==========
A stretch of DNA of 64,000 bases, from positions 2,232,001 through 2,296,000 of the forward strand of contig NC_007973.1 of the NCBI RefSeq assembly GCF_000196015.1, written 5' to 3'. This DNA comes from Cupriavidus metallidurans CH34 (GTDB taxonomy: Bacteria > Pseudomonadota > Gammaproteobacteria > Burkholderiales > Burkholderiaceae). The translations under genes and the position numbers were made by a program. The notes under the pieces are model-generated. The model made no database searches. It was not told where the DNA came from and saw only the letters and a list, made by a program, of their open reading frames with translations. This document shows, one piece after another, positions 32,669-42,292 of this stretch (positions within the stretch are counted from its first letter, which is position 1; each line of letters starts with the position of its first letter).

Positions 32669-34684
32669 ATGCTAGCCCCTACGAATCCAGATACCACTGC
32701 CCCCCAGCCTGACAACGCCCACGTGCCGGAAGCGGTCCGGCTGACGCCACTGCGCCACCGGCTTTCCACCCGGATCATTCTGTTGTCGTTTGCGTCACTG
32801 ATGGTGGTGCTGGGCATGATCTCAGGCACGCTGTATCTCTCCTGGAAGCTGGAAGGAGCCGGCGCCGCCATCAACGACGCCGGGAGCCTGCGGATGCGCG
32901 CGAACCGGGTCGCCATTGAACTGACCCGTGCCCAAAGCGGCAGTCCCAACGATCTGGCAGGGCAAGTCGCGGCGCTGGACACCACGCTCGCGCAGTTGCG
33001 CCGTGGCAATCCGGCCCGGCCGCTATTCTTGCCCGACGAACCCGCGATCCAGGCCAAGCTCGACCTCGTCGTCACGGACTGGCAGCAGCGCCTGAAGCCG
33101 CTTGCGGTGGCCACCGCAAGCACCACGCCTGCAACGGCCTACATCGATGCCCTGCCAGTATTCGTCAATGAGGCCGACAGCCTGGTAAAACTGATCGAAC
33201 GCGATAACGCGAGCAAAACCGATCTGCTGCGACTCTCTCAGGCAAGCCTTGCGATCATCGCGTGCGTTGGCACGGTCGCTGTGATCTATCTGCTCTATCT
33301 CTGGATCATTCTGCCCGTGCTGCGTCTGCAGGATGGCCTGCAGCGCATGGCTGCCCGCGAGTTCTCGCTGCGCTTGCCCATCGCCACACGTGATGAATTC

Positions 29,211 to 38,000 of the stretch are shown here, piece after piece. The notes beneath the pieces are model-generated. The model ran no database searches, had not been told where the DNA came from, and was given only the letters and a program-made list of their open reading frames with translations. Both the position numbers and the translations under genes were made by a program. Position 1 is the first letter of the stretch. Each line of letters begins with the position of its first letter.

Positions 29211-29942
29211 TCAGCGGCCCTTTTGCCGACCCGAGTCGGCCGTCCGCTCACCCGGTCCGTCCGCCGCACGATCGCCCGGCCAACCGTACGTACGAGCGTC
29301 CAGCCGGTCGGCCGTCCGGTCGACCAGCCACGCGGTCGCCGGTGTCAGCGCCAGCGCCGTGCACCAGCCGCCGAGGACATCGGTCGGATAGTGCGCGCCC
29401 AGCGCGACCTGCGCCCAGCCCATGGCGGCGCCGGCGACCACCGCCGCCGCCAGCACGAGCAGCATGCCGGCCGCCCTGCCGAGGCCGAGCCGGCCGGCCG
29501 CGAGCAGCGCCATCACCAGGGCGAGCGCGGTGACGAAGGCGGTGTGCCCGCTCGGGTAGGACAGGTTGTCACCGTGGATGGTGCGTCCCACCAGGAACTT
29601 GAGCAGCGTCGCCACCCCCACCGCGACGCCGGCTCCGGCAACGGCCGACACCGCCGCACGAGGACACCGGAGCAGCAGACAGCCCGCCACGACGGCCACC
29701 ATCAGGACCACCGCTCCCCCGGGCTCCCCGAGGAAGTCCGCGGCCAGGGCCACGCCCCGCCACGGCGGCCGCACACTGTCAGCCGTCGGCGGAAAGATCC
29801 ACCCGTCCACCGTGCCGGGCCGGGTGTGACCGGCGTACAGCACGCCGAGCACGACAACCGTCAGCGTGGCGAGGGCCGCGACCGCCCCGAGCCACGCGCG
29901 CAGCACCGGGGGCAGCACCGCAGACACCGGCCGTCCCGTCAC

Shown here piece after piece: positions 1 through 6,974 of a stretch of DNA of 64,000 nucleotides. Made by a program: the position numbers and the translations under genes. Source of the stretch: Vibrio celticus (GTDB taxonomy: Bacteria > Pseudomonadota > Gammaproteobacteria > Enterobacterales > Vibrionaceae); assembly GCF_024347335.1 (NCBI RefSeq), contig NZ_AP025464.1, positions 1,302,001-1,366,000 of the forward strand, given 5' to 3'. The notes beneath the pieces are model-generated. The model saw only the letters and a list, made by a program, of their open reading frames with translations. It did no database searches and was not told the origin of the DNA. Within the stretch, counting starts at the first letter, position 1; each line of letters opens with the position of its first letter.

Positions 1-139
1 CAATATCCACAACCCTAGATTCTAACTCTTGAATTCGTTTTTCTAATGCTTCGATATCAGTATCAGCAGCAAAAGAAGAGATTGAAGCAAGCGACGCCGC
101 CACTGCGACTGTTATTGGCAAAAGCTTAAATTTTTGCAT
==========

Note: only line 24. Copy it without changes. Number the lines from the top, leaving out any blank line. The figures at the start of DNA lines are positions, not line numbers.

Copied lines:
101 CACTGCGACTGTTATTGGCAAAAGCTTAAATTTTTGCAT